By Neal Buccino, Senior Public Information Officer
Photography by Rudy King and Mike Dombrowski
Picture a standard I-beam, the type you might see at a construction site. Now imagine it’s taller than the Statue of Liberty’s height from feet to torch and twice the distance of an NBA basketball court. Oh, and heavy. This megalith, composed of concrete surrounding densely packed steel rebar, weighs as much as 80 cars or a trio of Sherman tanks. (Below image courtesy of PDK Commercial Photography)
The massive structure is a bridge girder. A total of 397 girders, each up to 176 feet long, three-and-a-half feet wide, nearly eight feet tall and weighing 110 tons, will support the approach roadways for the Goethals Replacement Bridge, currently under construction in Staten Island, N.Y. and Elizabeth, N.J. to straddle the Arthur Kill.
They dwarf the construction workers who guide them atop column caps ranging from 20 to 120 feet above the ground, as well as the heavy-duty cranes needed to lift them and even the columns themselves. For more on the project, see today’s photo essay by the Port Authority’s Rudy King and Michael Dombrowski, and Dombrowski’s time-lapse video of their installation.
As the images show, there is nothing small about hauling these mammoth girders to the Goethals Replacement Bridge construction sites in Elizabeth and Staten Island, or in their installation high above ground.
Each beam is manufactured in central Pennsylvania, then shipped as a 16-axle truckload for the 130-mile trip to the New Jersey construction site on the western side of the Arthur Kill. The trip is issued permits for overnight travel hours to minimize traffic impact.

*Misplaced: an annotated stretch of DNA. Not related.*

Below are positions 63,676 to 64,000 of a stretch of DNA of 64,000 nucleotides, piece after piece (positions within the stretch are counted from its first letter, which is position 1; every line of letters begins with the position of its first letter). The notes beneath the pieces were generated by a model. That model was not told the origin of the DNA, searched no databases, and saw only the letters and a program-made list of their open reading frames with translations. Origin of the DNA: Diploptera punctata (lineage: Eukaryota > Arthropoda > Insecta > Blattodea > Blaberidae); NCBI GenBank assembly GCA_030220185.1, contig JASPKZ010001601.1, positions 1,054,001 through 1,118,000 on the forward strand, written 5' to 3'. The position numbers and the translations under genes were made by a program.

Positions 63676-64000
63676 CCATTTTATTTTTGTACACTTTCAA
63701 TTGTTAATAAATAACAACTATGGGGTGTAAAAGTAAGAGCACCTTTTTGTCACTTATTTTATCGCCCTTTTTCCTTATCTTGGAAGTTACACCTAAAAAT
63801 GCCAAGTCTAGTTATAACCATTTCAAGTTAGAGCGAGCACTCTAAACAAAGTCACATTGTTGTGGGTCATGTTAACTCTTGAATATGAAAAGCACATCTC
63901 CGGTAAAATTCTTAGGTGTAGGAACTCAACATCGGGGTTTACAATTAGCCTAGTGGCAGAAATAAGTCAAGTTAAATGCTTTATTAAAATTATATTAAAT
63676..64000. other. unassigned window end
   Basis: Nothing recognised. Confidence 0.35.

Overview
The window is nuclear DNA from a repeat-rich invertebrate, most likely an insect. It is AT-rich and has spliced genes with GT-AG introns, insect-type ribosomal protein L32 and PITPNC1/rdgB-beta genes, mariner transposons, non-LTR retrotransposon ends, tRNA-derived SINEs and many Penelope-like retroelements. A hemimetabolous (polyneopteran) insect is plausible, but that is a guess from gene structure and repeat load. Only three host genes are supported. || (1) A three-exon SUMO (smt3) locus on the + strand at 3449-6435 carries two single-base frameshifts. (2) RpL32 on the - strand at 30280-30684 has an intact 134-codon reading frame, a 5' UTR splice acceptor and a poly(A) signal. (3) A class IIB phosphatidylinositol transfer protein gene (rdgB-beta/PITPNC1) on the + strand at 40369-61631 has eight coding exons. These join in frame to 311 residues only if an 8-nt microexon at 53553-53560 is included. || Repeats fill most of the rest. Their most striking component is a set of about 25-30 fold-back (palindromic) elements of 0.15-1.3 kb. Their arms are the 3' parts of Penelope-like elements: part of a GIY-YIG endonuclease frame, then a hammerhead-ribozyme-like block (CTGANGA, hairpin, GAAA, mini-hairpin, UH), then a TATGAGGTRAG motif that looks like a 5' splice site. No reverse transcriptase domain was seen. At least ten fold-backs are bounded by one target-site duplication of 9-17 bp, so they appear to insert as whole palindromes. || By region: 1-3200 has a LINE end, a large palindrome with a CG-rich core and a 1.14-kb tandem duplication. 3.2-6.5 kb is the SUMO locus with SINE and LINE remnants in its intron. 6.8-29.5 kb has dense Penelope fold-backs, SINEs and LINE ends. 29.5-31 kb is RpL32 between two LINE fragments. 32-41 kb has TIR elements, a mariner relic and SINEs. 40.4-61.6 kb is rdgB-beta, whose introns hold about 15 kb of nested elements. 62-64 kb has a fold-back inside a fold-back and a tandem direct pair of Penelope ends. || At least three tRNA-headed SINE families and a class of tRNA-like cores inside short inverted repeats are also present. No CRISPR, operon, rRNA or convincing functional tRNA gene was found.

At the construction site, workers outfit each girder with tubes that will carry water for the bridge’s fire suppression system and electrical wiring for its lights. About half of these vast beams are then driven over the existing Goethals Bridge to the construction site on the New York side. That final journey begins promptly at 4:30 a.m., and requires a half-hour traffic hold to ensure safety.
Once each girder arrives at the Elizabeth or Staten Island construction site, it’s hoisted into place atop the column caps. The job requires heavyweight cranes, as well as experienced workers guiding the girders into place. Two sets of columns and caps will each be joined by five girders, until a final pour of concrete at their ends unites them into a single monolithic structure. To date, a total of 75 girders are in place on either side of the bridge.
These concrete leviathans won’t be immediately noticeable when the Goethals Replacement Bridge is complete. They certainly won’t be its most distinctive feature. That honor will belong to four sets of 272 foot-tall V-shaped towers or pylons, which will hold 72 stay cables to support the bridge’s main span across the Arthur Kill.
But through a lifespan expected to surpass a century, the girders will play an essential role in the transportation of tens of millions of vehicles and tens of billions of dollars worth of cargo each year, and for the needed replacement of a functionally obsolete bridge with a much-improved 21st century crossing.